Keyboardists should bring their own keyboards and keyboard stand. Bring your owner's manual, power supply, pedals and cables. We have loads of midi gear and voice modules available if you wish to use them, but your own sounds will be much faster to setup and record.
Drummers need to bring their own sets. Remember that microphones will be very close to each drum and the smallest rattles and buzzes can ruin a take. Make sure the heads are reasonably new, and the pedals do not squeak. While we can mike your kit in twenty minutes and have it sounding pretty good, be aware that most release quality recordings take from 1 to three hours of fine tuning the drum setup for optimal sound on an album project. This extra time is always a good investment into your overall project, and can bring your overall sound to a much higher level.
Vocalists, know your vocals. People singing background vocals that do not sing any lead vocals, must rehearse the pronunciation and intonation closely with the lead vocalist. What sounds perfectly acceptable live can sound pretty ragged when exposed to the intense scrutiny of the recording studio. Rehearse group entrances and the cutoffs at the end of long held notes. The lead vocalist should direct the cutoffs, with the other singers watching the leader's lips.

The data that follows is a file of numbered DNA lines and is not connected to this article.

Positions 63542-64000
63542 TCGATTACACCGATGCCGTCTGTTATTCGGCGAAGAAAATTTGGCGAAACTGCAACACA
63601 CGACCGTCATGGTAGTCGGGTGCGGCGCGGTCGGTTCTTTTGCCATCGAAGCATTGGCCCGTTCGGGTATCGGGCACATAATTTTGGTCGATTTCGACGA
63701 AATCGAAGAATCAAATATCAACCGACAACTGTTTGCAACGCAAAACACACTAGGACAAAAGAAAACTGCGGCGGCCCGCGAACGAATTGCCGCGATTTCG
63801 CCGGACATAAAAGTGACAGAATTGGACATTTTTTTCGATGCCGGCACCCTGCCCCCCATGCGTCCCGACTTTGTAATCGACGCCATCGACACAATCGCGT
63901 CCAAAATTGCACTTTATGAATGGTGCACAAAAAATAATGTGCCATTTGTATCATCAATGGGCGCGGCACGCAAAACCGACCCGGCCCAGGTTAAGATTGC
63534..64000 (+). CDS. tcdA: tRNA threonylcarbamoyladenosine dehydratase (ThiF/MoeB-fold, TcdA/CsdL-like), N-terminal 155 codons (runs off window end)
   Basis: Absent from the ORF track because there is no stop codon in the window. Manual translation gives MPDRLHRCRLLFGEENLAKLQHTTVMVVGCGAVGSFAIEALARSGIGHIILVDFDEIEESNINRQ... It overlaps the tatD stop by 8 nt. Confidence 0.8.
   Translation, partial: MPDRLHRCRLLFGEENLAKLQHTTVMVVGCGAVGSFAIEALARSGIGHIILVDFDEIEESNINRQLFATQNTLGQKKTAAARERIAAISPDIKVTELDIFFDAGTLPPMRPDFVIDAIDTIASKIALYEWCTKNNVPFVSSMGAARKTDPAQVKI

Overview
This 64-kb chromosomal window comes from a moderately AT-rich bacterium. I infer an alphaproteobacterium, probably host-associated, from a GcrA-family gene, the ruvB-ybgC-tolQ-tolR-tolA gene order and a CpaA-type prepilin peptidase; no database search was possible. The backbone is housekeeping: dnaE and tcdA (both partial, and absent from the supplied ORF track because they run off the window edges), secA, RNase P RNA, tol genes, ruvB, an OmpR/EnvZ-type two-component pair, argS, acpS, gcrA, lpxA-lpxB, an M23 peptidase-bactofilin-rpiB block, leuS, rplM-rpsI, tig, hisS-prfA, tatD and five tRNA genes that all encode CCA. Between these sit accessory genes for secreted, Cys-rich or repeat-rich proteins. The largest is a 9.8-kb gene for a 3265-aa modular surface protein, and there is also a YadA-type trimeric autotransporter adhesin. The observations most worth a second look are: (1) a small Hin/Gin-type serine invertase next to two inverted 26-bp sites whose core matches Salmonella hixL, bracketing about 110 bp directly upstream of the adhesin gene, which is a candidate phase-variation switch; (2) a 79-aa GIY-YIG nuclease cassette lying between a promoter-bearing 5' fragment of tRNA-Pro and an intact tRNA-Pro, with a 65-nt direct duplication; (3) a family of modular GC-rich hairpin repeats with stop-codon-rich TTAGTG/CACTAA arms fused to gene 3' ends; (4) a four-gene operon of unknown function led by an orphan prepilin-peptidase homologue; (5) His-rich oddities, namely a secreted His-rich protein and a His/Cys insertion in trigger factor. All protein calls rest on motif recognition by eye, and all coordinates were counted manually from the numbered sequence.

Don't bring friends to the session who are not directly involved with the project. They will take your attention away from the recording, and cost you quality and dollars.
Know your music completely. The more prepared you are, the better your recording will be. The studio is not a rehearsal hall. Nail your performances. The best sounding recordings are generally the best prepared. Do your rehearsing at home. If you have a home studio of any type, record your entire project on your boom box or 4-track at home. Doing this will reveal unforeseen problems and will provide a good reference for the engineer to hear your direction when you get to the session.
Remember, recording should be fun. Relax and enjoy your Back at the Ranch recording experience. Take some pictures. Take a break often, and go for a walk on our beautiful wooded property to clear your ears.
(Picture taken early one morning at our gate)